Mean Girls. As Gretchen and Karen are first introduced, Damien states that Gretchen knows “everything about anyone in Northshore. That’s why her hair is so big. Because its full of secrets.” As Cady is first invited to sit with the Plastics at lunch, she mentions how she is an American exchange student from Africa. Karen, issued as a “dumb blonde,” asks her “If you’re from Africa, then why are you white?” These use of stereotypical farces eventually lead to a all character resolution.
A major comedic element in both Being Earnest and Mean Girls is an all-inclusive resolution. This issue of all characters getting an ending often times issue for a happy ending for all. In Importance of Being Earnest, after Jack realizes Miss Prism, Cecily’s tutor and close friend, is his mother, his engagement with Gwendolyn is back on as well as Algernon’s engagement with Cecily. Even Miss Prism, a minor character throughout the play, begins a relationship with Dr. Chausible, a local Reverend. In Mean Girls, a similar resolution happens as well. Cady realizes that being popular isn’t worth giving up your friendships, and becomes in a relationship with Aaron, even though he’s in college. Janice goes out with Mathlete Kevin. Gretchen becomes friends with the wannabe Asians, and Karen begins telling the morning weather, As for Regina, “her therapist thought she should find a sport therapeutic for her,” joining the lacrosse team to get out her frustration. For many plays and movies, these resolution endings seem all worth the while in satirical, farcical plots.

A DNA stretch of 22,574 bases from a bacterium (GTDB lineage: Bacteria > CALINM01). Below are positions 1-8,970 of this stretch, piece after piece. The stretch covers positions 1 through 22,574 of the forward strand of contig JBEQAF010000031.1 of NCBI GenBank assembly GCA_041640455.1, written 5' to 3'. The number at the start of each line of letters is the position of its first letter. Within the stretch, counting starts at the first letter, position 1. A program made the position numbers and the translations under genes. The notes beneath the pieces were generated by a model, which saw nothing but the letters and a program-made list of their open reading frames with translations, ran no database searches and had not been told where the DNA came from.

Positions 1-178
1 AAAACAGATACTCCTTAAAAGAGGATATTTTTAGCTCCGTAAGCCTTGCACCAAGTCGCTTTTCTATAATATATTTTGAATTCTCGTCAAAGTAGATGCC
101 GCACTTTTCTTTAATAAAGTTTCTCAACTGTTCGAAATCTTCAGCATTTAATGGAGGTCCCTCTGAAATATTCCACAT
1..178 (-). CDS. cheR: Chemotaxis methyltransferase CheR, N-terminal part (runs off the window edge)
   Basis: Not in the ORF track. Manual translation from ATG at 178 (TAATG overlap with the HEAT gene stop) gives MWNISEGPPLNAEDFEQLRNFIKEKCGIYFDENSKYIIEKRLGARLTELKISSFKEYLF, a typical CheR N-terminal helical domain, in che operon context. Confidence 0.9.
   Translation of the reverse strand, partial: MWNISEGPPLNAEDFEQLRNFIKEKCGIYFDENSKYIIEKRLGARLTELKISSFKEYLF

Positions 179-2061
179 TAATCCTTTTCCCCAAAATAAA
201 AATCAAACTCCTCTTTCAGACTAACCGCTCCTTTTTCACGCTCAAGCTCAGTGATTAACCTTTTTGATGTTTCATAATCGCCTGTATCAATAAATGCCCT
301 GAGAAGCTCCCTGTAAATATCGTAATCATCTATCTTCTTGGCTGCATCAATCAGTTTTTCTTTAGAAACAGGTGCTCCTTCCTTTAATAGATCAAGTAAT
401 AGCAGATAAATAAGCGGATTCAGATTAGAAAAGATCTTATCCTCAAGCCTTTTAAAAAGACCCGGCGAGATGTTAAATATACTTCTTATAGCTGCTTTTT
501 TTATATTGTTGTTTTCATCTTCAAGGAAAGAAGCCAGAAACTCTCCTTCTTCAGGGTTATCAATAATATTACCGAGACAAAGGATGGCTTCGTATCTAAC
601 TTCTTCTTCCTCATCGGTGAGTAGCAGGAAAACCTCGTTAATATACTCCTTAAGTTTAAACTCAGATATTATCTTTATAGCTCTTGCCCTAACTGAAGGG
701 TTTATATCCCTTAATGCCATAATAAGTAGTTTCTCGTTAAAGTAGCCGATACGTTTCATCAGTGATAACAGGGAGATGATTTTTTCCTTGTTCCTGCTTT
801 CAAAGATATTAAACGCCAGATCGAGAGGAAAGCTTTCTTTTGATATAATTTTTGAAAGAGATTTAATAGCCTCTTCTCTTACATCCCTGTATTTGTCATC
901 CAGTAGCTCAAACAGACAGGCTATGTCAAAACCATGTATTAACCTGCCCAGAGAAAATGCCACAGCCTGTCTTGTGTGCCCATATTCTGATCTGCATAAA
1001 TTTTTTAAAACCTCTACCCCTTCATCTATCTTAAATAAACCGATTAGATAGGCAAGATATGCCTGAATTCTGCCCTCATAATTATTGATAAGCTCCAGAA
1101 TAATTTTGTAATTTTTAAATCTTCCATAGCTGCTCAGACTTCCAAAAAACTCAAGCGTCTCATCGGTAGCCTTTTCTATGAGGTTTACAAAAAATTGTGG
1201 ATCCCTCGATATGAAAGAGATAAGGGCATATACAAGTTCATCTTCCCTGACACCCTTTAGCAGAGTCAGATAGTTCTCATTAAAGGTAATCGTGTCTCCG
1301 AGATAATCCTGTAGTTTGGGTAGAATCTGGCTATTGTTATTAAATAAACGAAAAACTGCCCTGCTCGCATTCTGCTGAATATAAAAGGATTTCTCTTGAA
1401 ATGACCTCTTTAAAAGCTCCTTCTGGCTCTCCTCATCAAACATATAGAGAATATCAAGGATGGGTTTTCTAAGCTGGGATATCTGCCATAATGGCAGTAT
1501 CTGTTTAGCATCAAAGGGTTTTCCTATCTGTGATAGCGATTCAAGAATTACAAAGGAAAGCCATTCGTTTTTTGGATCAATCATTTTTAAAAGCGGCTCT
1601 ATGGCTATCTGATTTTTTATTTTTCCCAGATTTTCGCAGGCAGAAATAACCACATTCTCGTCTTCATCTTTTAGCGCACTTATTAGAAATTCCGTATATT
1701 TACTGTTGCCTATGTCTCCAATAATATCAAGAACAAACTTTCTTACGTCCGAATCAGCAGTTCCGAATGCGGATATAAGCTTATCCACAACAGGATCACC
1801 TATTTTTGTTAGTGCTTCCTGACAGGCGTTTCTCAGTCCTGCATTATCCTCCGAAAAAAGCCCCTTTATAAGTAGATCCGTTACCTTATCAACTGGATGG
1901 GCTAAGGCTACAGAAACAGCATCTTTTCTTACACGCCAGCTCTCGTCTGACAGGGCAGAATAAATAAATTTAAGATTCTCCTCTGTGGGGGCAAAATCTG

Both Mean Girls and Importance of Being Earnest contain similar elements of comedy in relation to one another. Oscar Wilde’s portrayal of satirical and farcical comedy has inspired for movies, such as Mean Girls. By satire, mistaken identity, or farce, it is these elements that makes comedy great to red, whether past, present, or the future.